Norvir is a prescription medication that is used for the treatment of HIV and AIDS. It is often used to "boost" the level of other HIV medications in the blood to make them more effective. Norvir comes in capsule, tablet, and oral solution form, and is usually taken twice daily. Some of the potential side effects include vomiting, weakness, diarrhea, and nausea.
Norvir® (ritonavir) is a prescription medicine that is used as a treatment for HIV and AIDS. It is always used in combination with other HIV medications. In fact, it is currently used most often to "boost" other HIV medications to increase the level of other HIV medications in the blood, making them more effective.
Norvir is made by Abbott Laboratories.
Norvir is part of a group of HIV medications known as protease inhibitors. These medicines work by blocking a process that the HIV virus needs in order to multiply.
HIV (human immunodeficiency virus) is the virus that causes AIDS. Like other viruses, it must use a person's own cells to reproduce. Once inside an infected cell, the HIV virus uses the cell to make DNA, which enables it to make new HIV viruses that can spread to other cells. The DNA is made in long strands that must be clipped into shorter, usable strands using enzymes called proteases.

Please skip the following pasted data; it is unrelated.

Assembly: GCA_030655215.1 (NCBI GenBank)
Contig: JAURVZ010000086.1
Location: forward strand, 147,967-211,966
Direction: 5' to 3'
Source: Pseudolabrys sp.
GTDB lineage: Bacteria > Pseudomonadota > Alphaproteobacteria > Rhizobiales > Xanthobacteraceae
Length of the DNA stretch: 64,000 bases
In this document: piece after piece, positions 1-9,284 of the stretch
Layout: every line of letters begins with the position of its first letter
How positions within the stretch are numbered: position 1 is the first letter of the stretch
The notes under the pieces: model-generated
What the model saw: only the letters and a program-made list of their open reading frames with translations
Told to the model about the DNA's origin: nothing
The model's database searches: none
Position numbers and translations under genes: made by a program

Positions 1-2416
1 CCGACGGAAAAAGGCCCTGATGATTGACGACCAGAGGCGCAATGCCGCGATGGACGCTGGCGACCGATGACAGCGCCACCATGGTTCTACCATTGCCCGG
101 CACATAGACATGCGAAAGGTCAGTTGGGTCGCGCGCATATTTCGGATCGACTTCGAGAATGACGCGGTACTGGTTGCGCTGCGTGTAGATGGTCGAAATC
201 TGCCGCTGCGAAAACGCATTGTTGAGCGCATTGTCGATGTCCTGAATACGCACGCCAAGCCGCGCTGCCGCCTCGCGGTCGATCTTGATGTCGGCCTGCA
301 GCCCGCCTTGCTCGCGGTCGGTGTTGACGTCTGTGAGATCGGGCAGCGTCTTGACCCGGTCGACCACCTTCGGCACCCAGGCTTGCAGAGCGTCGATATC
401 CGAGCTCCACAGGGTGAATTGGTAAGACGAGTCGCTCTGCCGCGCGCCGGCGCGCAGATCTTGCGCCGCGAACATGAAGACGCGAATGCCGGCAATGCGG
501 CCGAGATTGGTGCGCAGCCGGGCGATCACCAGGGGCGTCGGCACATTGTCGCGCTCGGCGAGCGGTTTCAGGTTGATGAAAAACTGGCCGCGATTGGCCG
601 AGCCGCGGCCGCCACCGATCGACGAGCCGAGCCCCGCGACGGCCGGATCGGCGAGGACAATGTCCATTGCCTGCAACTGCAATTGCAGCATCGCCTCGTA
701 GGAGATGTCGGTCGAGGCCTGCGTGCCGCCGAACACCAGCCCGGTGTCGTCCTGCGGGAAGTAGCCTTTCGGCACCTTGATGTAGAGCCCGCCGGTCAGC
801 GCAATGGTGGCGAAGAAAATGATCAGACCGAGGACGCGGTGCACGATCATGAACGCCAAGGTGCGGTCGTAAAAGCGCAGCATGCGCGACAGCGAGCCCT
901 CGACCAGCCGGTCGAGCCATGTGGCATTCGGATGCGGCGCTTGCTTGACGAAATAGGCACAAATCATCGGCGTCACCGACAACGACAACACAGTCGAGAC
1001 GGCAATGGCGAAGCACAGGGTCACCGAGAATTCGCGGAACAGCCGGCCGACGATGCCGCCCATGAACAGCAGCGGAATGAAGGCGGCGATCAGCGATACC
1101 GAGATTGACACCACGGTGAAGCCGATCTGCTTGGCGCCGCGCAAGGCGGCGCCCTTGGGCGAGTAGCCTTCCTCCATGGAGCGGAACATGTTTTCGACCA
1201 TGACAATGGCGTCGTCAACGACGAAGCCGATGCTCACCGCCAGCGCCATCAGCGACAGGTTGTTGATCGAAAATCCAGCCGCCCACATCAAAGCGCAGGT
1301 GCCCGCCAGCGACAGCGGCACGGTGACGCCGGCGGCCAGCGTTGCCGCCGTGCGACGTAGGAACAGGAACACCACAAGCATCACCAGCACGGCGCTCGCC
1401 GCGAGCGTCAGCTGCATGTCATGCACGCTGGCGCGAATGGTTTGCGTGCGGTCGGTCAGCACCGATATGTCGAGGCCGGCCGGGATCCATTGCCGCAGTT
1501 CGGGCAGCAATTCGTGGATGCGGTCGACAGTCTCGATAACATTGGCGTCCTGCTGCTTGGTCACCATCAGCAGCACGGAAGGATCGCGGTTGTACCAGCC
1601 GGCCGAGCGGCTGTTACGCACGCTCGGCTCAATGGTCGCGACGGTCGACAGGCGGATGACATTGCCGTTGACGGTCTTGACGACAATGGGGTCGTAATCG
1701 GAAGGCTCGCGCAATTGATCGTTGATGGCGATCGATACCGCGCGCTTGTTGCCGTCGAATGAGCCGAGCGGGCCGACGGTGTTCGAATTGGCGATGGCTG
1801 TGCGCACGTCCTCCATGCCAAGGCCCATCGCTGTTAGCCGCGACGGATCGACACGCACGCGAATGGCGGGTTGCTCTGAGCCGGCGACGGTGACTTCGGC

Norvir is a protease inhibitor, which means that it stops protease enzymes from clipping DNA into short strands. Since the long, unclipped DNA strands cannot be used to make new viruses, this helps stop the spread of HIV to other uninfected cells. Norvir is not a cure for HIV or AIDS, however. It can help stop HIV from infecting healthy cells in the body, but it does not help cells that have already been infected with the virus.
Norvir increases the level of several other HIV medications in the blood. In fact, it is most often used for this purpose, not for its antiviral activities. This is known as "boosting." Norvir is usually used to boost other HIV medications, increasing the level of other HIV medications in the blood and making them more effective.